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Minimum mass Maximum speed ?

  1. Nov 10, 2012 #1
    New to this and was thinking about extreme cases to help me get my head around how this all works...need help..

    Imagine we have an object with mass moving along. Not that this is possible, but what if all other mass in universe was somehow utilized in some nuclear reaction so ALL energy in universe is used up to accelerate this one object to maximum speed.

    Even all the mass in object is used up except for the last smallest atom/sub atomic particle. So we are left with a single particle speeding through space at almost C.

    Ok, now at this point how does the particle know that it is not stationary ? And since there is no other stuff out there anymore how is there really and kinetic energy to be recouped ?
    At this point isn't the total energy of the whole system down to zero ?

    I need help in laymen's terms understanding the progression of total energy in universe during this scenario, and if it is still there at the end, and if so in what form ?

    Thanks
     
  2. jcsd
  3. Nov 10, 2012 #2

    PeterDonis

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    No, you're not. You're also left with a lot of rocket exhaust, or something equivalent. You can't just magically use up the energy in everything else to accelerate one object; the force that accelerates the object has to be applied somehow. There's no way to do that and not have other "stuff" around, and all that other stuff will have energy too. The other stuff will also serve as a reference for determining the relative motion between the one particle you're interested in and everything else.
     
  4. Nov 10, 2012 #3

    tiny-tim

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    Hi ChrisPhy! :smile:
    Sorry, but conservation of momentum means that there has to be something going in the opposite direction! :wink:

    EDIT: ooh, PeterDonis beat me to it! :biggrin:
     
    Last edited: Nov 10, 2012
  5. Nov 10, 2012 #4

    Nugatory

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    We're suppressing conservation of momentum here, I presume? It's still an interesting discussion.
    As far as the particle (or an observer moving alongside it) is concerned, it is always stationary, at rest while the universe is moving rapidly backwards relative to the particle. As we proceed through your thought experiment of dismantling the entire rest of the universe and using its energy to further accelerate the particle, in the particle frame there's less and less universe moving ever faster backwards, but the particle is always at rest, and stays that way even as the universe is completely emptied.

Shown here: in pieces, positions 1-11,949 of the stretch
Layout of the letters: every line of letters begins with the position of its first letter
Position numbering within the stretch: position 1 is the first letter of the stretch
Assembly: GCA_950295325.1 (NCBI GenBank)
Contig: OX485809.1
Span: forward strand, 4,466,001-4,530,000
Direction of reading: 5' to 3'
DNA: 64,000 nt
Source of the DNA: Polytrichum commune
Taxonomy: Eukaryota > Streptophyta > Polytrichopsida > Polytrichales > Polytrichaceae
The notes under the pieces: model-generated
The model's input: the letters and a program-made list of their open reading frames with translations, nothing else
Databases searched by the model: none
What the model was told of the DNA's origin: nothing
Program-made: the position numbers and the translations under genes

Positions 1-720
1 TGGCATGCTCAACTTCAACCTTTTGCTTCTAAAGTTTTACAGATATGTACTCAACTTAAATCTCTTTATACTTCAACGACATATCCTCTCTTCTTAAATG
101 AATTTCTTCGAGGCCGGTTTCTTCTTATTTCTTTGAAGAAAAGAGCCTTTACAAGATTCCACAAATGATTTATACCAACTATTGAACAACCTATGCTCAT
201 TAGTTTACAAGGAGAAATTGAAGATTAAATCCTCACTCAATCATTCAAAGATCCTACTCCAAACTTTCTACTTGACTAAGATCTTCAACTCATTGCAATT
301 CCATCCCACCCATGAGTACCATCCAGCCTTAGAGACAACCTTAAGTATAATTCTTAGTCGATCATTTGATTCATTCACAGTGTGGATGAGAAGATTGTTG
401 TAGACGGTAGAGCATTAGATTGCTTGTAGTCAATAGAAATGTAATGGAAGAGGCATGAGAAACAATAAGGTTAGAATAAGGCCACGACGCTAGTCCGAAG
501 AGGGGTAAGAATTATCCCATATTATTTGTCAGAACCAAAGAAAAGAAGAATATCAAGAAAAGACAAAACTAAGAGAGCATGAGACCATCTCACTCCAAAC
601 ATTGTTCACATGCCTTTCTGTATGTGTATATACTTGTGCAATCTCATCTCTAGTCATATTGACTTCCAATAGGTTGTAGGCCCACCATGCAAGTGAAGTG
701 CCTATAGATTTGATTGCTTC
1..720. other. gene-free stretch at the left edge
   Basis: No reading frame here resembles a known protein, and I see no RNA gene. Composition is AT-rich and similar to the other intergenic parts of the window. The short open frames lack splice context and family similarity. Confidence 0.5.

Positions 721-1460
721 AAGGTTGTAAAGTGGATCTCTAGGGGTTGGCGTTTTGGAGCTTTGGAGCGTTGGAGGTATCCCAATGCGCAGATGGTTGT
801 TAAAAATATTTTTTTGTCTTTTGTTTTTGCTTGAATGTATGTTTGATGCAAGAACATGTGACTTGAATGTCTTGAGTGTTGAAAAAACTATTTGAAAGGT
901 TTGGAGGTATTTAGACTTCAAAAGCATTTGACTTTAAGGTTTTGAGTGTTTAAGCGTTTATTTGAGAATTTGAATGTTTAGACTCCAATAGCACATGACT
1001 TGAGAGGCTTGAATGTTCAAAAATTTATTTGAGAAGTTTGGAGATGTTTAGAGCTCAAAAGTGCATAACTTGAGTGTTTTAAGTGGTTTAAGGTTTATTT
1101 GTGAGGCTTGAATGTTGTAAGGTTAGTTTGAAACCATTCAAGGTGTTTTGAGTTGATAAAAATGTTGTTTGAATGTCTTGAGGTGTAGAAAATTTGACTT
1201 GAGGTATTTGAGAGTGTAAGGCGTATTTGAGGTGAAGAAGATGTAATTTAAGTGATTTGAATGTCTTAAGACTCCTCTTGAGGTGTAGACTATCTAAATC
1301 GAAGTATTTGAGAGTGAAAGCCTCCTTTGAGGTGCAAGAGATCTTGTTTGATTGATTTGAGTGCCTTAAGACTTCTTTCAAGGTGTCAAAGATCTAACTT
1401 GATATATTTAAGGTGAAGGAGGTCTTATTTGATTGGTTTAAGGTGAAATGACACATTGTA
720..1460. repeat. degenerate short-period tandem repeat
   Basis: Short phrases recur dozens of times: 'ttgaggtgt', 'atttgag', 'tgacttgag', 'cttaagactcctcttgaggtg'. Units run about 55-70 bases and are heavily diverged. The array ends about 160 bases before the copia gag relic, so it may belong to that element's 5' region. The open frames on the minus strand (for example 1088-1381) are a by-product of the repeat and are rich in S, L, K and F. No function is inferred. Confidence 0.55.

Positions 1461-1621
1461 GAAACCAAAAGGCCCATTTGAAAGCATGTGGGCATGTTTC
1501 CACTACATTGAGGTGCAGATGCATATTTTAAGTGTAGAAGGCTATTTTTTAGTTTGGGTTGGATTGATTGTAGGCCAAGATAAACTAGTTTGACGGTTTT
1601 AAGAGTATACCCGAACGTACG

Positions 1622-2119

And what about the kinetic energy? You've just demonstrated why energy is a frame-dependent quantity - all observers agree that is conserved, but the conserved quantity may be different in different frames. Here's an analogy: If I climb a ladder 2 meters high, all observers will agree that I've changed my height by 2 meters, will agree about how much work went into climbing the ladder, and will agree about how much energy wil be released if I fall back off the ladder again. But one observer (standing on the ground next to the ladder) may say that I started at a height of 0 meters and climbed to a height of 2 meters; while another might say that I started at a height of 100 meters above sea level and climbed to a height of 102 meters. They're both right, and they both agree about the underlying physics - sea level guy is just using a different zero point, so starts with a different value for my potential energy at the base of the ladder.

    But back to your empty universe thought experiment... It's worth noting that if the particle is accelerating as opposed to just moving with a constant velocity, in current theories that acceleration will be locally detectable (by an accelerometer, or even just an ordinary bathroom scale) even though there's nothing to say what the acceleration is relative to. A number of respectable thinkers have found this troubling (why should the first derivative of position with respect to time be "less real" than the second derivative?), although the resulting debate tends to be more about philosophy than physics. Try Googling for "Mach's Principle" if you want to go there :uhh:
     
    Last edited: Nov 10, 2012
  6. Nov 10, 2012 #5
    Thank you everyone for your replies...

    I get it, now, .. Thanks for not making jokes about my IQ.
     
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